Learning is never complete and during my expert search journey, I started to believe that my searching and reading would never be complete. The information continually pulled me in and had me wanting to find more. Initially searching my three questions separately, I knew that I had to narrow my search or I would continue travelling aimlessly down the winding road of discovery. With the beginning search behind me, I decided on one primary inquiry question, “How can inquiry learning be effectively implemented in a multi-age classroom?”.
Armed with my narrowed focus, I began the search again. Normally when researching for an assignment, my first port of call is the QUT library database for scholarly articles but I decided to go mainstream and see what I could find, and google didn’t disappoint. There were numerous hits on the question (search stream – ‘How can inquiry based learning be effectively implemented in a multi-age classroom‘) which narrowed in on multi-age education as opposed to inquiry learning. The scholarly articles and links were very focused on multi-age but interestingly the videos honed in on inquiry learning and the learning theories. I used Google, Google Scholar, ProQuest and the QUT library as my platforms for searching and drew the line there. Using these search engines and platforms I had gathered a significant amount of information and felt that I needed to stop looking – on every journey there needs to be a point where you stop and use the best of what you have found. As I continued to search, my searches were refined and became narrow and sharp.
Interestingly, through the research I found that inquiry learning came up as a result in many early childhood articles and teaching approaches. This led me to evolve my search to include early childhood because effective early years pedagogy is focused on child centred, authentic learning that develops and builds on children’s natural curiosity. This led me to look at my searching terms and build that into my search. The below diagram demonstrates how my searching evolved and changed through the searches – I used the same searches on all platforms to compare the effectiveness of the terms. The simple searches yielded more results for me and I found searching each part of the question separately and finding the commonalities in the information was an effective information gathering method. The table below demonstrates the results from Google for some sample searches. Interestingly the results were similar across platforms, that the broader my search the more suggestions which I didn’t find overwhelming but helpful as it provided related information I hadn’t thought of in relation to my search. Whilst Google Scholar, ProQuest and QUT Library didn’t have the numbers that Google presented, the results did mimic the trends seen below.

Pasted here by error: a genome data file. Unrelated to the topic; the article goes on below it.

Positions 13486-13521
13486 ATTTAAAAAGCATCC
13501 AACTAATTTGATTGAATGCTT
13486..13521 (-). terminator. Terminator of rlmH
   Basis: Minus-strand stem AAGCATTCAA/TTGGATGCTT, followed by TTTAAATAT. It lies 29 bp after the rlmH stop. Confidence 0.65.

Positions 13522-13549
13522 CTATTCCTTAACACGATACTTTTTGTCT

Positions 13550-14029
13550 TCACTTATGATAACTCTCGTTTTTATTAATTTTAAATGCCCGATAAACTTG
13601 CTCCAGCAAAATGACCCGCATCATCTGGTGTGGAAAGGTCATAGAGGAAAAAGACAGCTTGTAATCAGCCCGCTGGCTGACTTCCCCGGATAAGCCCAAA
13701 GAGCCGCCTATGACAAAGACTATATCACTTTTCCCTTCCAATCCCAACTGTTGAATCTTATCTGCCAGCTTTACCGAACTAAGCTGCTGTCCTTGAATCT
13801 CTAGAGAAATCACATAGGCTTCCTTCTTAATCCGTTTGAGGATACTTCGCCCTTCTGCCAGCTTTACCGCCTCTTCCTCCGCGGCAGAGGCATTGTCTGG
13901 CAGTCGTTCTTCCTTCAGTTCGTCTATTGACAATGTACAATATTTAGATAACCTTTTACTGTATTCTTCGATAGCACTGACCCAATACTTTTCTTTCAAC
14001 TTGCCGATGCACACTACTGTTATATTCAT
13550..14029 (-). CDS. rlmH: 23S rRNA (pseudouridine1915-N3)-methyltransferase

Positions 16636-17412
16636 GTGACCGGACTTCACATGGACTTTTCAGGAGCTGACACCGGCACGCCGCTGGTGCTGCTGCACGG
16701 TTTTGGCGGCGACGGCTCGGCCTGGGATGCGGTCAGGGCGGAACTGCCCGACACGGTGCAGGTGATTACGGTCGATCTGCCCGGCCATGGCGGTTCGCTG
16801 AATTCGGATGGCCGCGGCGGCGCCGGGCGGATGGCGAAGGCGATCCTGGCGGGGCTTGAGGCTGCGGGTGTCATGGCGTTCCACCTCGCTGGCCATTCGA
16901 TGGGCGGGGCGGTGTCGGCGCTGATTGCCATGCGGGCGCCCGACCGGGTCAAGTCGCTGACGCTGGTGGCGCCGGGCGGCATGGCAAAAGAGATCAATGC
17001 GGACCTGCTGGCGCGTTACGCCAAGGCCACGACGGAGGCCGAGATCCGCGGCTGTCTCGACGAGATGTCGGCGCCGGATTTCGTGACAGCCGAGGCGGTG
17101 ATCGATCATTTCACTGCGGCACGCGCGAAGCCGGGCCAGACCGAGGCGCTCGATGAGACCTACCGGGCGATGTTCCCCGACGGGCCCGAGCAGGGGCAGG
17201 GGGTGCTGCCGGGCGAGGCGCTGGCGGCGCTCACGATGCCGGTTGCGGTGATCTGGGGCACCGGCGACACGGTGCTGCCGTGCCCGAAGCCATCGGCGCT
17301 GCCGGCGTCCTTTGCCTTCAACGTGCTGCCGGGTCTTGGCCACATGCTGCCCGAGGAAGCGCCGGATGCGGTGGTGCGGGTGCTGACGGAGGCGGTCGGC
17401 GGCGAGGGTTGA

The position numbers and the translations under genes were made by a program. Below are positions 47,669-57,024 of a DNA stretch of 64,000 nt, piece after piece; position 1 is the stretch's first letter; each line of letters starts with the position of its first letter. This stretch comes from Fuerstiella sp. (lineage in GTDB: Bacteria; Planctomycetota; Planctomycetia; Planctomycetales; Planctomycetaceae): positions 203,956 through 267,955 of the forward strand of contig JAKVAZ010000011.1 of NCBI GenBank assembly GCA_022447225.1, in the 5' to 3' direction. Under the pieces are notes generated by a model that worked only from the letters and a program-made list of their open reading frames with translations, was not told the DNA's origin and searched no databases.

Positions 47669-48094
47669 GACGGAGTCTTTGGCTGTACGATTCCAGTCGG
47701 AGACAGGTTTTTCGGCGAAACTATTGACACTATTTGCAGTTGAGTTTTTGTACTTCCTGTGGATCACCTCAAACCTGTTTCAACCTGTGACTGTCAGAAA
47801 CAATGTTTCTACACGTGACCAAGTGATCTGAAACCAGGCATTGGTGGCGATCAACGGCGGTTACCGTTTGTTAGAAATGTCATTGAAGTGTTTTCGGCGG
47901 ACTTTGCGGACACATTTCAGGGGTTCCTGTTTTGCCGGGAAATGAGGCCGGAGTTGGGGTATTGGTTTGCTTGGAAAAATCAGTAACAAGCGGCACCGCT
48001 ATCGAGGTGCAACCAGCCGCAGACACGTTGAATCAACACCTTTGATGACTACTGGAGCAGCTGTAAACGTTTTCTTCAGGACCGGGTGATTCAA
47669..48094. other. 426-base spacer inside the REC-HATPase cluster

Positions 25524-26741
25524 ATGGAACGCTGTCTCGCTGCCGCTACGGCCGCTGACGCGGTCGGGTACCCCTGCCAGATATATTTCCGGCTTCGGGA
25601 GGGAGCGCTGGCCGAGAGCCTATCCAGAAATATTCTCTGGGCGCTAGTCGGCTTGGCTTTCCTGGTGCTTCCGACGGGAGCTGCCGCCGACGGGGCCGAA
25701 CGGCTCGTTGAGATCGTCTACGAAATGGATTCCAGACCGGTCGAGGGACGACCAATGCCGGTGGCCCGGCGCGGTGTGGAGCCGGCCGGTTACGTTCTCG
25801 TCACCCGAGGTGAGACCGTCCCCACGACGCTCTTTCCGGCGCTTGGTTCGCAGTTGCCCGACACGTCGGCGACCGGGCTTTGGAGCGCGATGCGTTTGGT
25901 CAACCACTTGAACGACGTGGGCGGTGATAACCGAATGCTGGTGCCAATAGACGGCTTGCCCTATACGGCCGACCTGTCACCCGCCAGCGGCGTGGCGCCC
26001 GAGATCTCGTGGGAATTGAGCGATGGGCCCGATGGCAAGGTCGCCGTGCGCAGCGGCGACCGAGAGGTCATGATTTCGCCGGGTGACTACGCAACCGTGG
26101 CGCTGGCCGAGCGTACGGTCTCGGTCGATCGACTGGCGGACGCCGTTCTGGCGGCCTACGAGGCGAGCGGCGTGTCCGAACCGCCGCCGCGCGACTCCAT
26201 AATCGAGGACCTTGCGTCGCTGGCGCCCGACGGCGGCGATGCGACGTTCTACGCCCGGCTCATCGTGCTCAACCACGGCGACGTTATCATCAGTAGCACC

Development of Searches
ProQuest and the QUT Library database produced results with the most matches to the key words in my search. Using whole questions and sentences inhibited my search and made me question my methods. Breaking down the parts of the inquiry question and critically reflecting on the information was the most fruitful searching as it caused me to synthesise and connect the information helping me clarify the important factors for answering my inquiry. The image below outlines a ProQuest search string and the results gave many articles I found relevant and interesting to the topic.
Screenshot from search in ProQuest by Blog owner.
Project based learning was repeatedly produced as a related search in ProQuest for Inquiry learning. I found this to be interesting as I see project-based learning as a highly teacher led inquiry approach and I thought I would find more information related to open inquiry with a child centred and child-initiated approach. Intriguingly, project-based learning was a fruitful search in relation to multi-age settings in schools and open inquiry predominantly resulted in early childhood settings and adult learning. This made me think about what happens between prior to school settings and formal schooling settings that changes the way we approach education with children. Do teachers find using a child centred approach to implement the curriculum an unmanageable task? What learnings can we take from early childhood pedagogy and apply to formal schooling approaches? Questioning the information prompted me to change my initial inquiry question.
How can inquiry learning be effectively implemented in a multi-age setting?
How can early childhood pedagogy support inquiry learning in multi-age classrooms?
Searching results clearly indicated to me a strong link between early childhood education, multi-age education and inquiry learning. These three search terms helped me to clarify my understanding of each concept and the overlaps with approaches, beliefs and pedagogy. My most fruitful terms in ProQuest and QUT Library Database were – Early childhood education, Multi-age Education and Inquiry learning. Streams of searches – ‘inquiry learning’ AND ‘early childhood’ AND ‘multi-age’ – ‘early childhood philosophy’ AND ‘multi-age’ – ‘inquiry learning’ AND ‘multi-age’. These provided the most relevant information for my inquiry and gave me interesting and informative references to respond to the question. I uncovered some educational websites that had articles from academics in the field which I found very interesting. The links below had a number of articles that helped develop my understanding of inquiry learning which clarified my thinking as I continued journeying down the inquiry road.